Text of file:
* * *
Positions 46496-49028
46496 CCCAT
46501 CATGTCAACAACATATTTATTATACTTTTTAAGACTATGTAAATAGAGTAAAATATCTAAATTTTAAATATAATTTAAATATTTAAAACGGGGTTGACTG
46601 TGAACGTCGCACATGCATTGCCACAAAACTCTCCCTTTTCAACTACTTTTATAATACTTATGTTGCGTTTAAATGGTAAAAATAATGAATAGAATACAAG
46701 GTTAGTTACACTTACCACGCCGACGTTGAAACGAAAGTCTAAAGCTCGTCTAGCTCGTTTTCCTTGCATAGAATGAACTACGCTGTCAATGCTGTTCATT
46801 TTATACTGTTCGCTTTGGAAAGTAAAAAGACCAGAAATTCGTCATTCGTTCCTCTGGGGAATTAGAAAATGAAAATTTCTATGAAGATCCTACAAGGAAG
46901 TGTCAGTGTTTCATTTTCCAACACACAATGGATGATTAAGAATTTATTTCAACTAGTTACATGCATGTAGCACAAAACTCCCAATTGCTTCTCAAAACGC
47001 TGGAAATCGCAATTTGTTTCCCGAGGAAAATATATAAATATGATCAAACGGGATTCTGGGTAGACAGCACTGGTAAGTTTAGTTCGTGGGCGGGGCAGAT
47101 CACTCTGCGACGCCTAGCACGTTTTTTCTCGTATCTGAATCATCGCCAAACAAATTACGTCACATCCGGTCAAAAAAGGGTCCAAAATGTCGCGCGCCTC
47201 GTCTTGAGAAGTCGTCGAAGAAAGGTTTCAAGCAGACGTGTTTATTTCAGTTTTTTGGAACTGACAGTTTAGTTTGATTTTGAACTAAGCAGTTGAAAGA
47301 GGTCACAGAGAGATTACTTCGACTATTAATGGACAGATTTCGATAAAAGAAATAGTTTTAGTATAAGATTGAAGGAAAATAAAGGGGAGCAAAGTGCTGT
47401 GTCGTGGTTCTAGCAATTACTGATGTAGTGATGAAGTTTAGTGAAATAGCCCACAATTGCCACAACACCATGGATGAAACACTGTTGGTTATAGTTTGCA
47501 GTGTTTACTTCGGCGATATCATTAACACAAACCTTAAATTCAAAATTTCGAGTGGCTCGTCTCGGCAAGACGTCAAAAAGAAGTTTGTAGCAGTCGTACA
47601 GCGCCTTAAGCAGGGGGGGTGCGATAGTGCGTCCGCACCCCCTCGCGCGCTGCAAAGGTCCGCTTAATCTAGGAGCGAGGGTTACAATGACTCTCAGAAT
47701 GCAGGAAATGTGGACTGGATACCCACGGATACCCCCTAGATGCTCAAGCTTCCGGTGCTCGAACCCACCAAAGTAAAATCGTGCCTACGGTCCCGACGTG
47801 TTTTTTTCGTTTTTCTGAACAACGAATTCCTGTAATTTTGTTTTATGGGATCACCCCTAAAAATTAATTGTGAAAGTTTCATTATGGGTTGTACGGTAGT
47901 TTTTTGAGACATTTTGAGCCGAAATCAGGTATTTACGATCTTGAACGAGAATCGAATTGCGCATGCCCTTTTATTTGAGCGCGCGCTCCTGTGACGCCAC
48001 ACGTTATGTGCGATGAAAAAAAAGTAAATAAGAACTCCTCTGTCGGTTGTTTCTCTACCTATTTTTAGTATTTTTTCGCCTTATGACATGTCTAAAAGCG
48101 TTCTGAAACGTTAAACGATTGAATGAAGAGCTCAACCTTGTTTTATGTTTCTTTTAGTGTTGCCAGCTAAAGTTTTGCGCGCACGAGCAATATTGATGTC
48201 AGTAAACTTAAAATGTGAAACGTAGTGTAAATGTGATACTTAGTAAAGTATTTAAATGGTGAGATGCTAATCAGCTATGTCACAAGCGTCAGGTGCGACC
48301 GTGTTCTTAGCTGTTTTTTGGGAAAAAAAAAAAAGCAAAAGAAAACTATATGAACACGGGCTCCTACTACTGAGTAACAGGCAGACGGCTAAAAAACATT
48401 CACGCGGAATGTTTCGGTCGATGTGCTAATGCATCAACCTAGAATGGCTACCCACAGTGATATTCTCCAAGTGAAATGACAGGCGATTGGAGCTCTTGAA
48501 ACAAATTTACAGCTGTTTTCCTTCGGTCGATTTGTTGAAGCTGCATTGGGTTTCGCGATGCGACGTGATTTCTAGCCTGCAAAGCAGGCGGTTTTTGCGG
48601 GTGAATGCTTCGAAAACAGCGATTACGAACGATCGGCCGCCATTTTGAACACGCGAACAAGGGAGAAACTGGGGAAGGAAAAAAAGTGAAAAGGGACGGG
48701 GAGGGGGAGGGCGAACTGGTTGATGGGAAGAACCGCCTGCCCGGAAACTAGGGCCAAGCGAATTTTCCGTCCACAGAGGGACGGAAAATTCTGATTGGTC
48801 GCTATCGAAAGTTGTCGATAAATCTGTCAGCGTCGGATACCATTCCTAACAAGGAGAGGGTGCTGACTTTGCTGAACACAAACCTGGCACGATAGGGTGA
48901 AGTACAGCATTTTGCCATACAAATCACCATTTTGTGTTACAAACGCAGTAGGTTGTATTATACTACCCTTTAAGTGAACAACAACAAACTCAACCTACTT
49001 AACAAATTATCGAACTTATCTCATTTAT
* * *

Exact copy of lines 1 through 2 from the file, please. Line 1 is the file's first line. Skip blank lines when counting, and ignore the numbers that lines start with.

Positions 46496-49028
46496 CCCAT